Having passed on belief and clarity of principles to his players, Marsch could only gesticulate and shout from the sidelines as his players fought for their place in the Premier League on the pitch at the Brentford Community Stadium.
But before referee Paul Tierney blew his whistle to start proceedings in West London, Marsch showed his squad clips of their team scoring late goals throughout the season as evidence of the side's fight, which the American ultimately felt would see them through their final contest.
United's tendency to strike late has had a significant impact on the course of their season, and the West Yorkshire side would have been relegated long before the Bees clash without the huge seven goals scored after ninety minutes had elapsed.
At the critical moment on Sunday afternoon, Leeds did it again. Against nine-man Brentford, the Whites poured forward and were rewarded by Jack Harrison's deflected strike which sealed United's Premier League survival in the fourth minute of stoppage-time.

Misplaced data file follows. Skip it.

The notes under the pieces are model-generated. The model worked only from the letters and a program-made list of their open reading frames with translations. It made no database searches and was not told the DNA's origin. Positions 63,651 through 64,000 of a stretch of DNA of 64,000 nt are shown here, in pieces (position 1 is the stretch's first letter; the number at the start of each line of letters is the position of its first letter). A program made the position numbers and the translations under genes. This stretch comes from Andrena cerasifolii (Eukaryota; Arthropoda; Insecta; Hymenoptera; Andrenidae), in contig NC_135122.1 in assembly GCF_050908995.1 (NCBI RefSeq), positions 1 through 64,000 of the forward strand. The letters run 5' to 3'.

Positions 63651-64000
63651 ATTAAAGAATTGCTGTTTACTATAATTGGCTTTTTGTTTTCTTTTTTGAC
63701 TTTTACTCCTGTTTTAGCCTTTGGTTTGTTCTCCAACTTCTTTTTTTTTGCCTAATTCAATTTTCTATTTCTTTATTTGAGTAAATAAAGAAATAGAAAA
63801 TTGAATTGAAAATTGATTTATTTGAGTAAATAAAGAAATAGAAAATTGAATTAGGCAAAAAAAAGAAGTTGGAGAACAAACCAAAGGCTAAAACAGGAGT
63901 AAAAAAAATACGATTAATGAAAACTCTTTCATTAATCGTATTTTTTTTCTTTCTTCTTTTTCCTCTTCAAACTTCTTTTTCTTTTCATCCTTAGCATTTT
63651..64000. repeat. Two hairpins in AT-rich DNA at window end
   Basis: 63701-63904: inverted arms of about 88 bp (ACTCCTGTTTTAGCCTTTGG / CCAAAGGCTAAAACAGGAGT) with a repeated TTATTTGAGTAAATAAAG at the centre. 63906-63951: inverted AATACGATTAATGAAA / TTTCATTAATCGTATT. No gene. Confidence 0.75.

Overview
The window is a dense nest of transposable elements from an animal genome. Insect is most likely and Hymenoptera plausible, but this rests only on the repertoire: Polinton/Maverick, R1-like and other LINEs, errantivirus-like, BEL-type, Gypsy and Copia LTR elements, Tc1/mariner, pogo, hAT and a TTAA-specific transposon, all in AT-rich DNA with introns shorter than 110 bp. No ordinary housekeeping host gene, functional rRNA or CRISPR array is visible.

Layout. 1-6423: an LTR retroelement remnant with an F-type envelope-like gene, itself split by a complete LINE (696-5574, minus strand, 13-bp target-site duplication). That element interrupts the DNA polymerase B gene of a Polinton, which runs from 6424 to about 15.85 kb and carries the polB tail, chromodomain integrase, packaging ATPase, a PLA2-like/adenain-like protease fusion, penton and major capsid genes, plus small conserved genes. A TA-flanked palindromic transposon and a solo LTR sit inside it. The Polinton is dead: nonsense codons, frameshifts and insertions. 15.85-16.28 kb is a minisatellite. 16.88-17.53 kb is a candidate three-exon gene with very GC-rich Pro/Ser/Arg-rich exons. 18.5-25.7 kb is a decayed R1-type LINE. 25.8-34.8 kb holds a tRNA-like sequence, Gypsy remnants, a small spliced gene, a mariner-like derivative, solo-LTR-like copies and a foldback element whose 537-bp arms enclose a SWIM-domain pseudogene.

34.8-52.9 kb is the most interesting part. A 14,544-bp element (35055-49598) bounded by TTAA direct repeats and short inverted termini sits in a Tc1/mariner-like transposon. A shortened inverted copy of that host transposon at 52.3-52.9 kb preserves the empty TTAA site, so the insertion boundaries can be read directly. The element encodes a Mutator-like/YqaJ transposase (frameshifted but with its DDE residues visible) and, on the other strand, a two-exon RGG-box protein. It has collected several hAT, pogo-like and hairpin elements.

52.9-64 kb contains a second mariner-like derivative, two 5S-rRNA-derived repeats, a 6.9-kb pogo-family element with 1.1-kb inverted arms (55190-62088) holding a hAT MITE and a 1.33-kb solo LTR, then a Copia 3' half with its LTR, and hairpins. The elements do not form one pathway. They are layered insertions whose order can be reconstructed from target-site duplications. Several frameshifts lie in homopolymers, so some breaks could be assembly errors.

After Leeds had finished soaking up the adoration of their grateful fans, Marsch took a moment to clarify who deserves the credit for the club's miraculous escape from the relegation zone.
"I told you guys before the game that you are the best group that I've ever worked with - the commitment you have to each other - and then we showed the video of these last minute goals," Marsch said.
"A group that shows belief, that never says 'quit', that runs for each other, that fights for each other, that does everything we can and that, guys, is what got us here.
"It's the character of you guys, and I don't want to stand in front of the fans and hear my name chanted.
"It's us. It will always be us, and we are staying in the Premier League, gentleman."